A Commonwealth Court decision Tuesday resolves the question of whether Pennsylvanians must present ID at the polls in November, but it hardly ends the state or national debate on the subject.
In recent years, 30 states have put in place laws requiring voters to show some form of identification before casting a ballot, according to the National Conference of State Legislatures.
In 2012, 33 states introduced legislation to either implement voter ID or strengthen or amend previously passed laws.
In many, like Pennsylvania, there has been great division over the need for such laws.
And by confining the decision to the upcoming presidential election, Commonwealth Court Judge Robert Simpson Jr. ensured that the debate will continue in Pennsylvania.
Richard Hasen, professor of law and political science at the University of California, Irvine, said Simpson and the state Supreme Court seem to agree that requiring voter ID is allowed, as long as it is implemented fairly.
"There seems little controversy about having an ID requirement in place once there is time for everyone to get the documentation," he said.
But Keesha Gaskins, senior counsel for the Democracy Program at New York University's Brennan Center for Justice, which has opposed the law, said Simpson's ruling was just the latest example of such regulations being "overturned and pushed back in state after state after state."
While voter ID has become law in many places, the rules vary greatly. Some states require as little as a utility bill for documentation while others demand a photo ID.
In 2008, the U.S. Supreme Court upheld Indiana's voter-ID law. That decision emboldened many states to enact similar laws.
Some states, most of them in the South, have such a strong history of voting discrimination that they must get approval, known as "preclearance," from the U.S. Department of Justice for changes to election laws.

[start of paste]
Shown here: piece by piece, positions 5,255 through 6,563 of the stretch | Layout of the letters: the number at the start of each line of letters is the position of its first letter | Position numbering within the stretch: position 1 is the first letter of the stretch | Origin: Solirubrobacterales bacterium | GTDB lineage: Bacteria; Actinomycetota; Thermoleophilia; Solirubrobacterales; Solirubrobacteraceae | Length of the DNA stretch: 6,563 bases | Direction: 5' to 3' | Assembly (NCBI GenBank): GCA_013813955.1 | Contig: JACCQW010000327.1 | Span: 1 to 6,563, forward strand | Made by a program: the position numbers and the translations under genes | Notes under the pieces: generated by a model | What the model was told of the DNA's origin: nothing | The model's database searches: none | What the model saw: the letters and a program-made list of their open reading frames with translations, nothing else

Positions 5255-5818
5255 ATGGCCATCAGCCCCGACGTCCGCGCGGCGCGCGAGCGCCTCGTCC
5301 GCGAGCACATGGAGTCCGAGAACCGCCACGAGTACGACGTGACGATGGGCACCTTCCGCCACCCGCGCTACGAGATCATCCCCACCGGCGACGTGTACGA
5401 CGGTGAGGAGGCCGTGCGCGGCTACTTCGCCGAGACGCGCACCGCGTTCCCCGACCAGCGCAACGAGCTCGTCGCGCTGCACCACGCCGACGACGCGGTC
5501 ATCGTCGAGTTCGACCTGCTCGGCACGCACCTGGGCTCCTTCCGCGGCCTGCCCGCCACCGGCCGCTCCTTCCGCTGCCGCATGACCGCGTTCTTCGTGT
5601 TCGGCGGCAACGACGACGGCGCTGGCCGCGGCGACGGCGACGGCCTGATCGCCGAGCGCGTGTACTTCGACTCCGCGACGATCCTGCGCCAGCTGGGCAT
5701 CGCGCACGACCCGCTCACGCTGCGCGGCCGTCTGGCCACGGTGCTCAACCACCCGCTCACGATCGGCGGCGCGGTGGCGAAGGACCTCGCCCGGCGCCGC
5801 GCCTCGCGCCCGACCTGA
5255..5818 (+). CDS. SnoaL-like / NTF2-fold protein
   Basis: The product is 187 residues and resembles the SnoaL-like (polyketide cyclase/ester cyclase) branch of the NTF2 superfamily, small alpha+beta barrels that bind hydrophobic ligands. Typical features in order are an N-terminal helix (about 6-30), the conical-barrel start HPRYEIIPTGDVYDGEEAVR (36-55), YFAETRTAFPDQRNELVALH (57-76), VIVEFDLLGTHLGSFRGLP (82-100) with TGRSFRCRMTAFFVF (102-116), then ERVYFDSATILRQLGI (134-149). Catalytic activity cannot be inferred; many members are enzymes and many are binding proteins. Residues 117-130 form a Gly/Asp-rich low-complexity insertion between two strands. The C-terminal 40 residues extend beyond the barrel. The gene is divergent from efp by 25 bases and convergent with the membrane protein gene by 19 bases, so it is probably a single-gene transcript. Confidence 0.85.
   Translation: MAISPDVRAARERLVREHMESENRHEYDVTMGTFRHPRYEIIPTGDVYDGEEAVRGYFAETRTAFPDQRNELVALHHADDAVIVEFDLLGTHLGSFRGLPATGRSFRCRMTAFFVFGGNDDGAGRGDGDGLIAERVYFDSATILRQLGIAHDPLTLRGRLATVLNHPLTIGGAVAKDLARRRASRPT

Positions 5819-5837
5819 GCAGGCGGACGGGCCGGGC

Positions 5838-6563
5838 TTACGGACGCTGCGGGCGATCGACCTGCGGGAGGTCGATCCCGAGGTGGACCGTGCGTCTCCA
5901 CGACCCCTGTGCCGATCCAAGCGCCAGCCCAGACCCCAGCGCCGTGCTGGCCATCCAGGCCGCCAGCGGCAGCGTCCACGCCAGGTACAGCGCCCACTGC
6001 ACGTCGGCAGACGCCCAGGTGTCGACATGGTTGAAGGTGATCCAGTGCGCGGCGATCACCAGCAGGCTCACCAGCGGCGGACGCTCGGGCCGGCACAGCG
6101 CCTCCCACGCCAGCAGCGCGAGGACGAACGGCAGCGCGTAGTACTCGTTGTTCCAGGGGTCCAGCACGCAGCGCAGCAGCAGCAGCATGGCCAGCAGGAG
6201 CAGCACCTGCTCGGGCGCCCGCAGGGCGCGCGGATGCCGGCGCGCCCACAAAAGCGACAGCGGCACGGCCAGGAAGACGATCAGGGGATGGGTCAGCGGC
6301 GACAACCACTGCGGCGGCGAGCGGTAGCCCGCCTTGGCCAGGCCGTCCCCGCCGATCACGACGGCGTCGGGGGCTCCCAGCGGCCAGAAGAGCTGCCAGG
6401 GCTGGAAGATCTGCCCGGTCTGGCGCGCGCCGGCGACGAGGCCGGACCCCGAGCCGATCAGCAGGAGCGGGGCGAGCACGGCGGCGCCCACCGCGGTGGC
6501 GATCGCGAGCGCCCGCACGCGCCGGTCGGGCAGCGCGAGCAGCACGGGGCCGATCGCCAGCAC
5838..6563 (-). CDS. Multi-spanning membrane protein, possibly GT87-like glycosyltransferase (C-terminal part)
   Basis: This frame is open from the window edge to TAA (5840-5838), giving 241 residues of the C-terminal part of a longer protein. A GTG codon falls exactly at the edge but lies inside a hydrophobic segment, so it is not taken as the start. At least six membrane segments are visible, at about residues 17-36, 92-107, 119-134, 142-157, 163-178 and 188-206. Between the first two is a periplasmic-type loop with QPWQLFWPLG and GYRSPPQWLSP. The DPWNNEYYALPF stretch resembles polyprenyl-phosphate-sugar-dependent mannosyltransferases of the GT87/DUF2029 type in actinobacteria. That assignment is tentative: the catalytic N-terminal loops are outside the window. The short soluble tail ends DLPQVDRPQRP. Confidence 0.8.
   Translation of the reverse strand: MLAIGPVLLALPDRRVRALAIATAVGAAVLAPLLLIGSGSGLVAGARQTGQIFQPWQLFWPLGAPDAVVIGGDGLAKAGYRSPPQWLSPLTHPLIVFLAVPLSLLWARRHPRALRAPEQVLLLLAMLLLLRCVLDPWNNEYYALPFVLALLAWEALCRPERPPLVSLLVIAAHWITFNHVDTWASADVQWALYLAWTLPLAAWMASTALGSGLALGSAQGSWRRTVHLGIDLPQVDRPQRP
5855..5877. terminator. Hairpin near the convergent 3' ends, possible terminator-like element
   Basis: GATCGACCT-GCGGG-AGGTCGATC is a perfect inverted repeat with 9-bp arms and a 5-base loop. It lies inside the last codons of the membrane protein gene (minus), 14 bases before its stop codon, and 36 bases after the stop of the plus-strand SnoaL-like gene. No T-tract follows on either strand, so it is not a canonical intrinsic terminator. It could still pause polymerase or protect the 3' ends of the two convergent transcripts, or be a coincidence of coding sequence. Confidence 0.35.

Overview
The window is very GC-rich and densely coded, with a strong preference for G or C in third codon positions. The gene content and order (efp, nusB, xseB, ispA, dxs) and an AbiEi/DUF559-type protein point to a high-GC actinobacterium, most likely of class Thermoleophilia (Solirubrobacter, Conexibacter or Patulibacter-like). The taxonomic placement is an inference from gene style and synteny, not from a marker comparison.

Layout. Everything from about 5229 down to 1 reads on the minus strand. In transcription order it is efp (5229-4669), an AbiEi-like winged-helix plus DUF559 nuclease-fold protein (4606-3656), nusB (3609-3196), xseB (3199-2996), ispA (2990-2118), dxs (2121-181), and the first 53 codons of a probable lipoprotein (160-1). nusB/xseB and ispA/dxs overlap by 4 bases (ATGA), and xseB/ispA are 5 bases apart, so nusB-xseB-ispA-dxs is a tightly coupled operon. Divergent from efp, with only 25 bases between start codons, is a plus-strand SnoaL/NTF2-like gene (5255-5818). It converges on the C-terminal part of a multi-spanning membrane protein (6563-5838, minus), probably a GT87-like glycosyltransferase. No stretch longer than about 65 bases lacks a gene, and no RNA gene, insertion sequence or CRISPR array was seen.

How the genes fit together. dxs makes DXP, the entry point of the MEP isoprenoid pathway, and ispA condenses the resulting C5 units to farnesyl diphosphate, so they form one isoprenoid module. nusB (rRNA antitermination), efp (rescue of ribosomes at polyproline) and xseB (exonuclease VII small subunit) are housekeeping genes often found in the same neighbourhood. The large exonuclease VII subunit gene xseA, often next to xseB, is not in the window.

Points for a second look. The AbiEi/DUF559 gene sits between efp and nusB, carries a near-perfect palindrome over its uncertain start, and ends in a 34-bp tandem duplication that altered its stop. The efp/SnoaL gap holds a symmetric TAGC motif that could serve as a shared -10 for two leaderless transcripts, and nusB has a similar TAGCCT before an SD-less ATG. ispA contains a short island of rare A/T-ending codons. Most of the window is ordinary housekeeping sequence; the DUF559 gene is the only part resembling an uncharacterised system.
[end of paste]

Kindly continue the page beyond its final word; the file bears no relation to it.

The Justice Department did not grant Texas preclearance for its new voter-ID law, and in late August, a federal panel of judges confirmed that decision, finding that long drives and fees required to get identification in the Lone Star State would discriminate against minorities.
A less stringent ID law, which requires non-photo identification and allows those without it to cast provisional ballots, remains in effect in Texas.
Battles also are raging in some states that don't require preclearance.
In March, a state judge overturned a new voter-ID law in Wisconsin, ruling that it disenfranchised voters. As a result, the law won't take effect in November.
In Minnesota, Republican majorities in the House and Senate passed a bill in 2011 requiring voters to show photo ID, but Democratic Gov. Mark Dayton vetoed it.
State Republicans fought back. Minnesota voters will decide by referendum in November whether the state should enact photo ID going forward.
Even if the measure passes, Minnesota legislators could still wrangle over the details, which will require the Democratic governor's signature.
Hasen and other experts believe the voter ID battle will continue to be fought on partisan lines unless the country can agree to implement some form of national ID program.
Robert A. Pastor, codirector of the Center for Democracy and Election Management at American University, who was executive director of a 2005 bipartisan commission examining the U.S. election process, said only a national ID program would inhibit voting fraud. When laws are passed state by state, voters with homes in more than one place can cast ballots twice - locally and by absentee ballot, he said.
"I don't think that each state alone can implement effective voter identification," he said.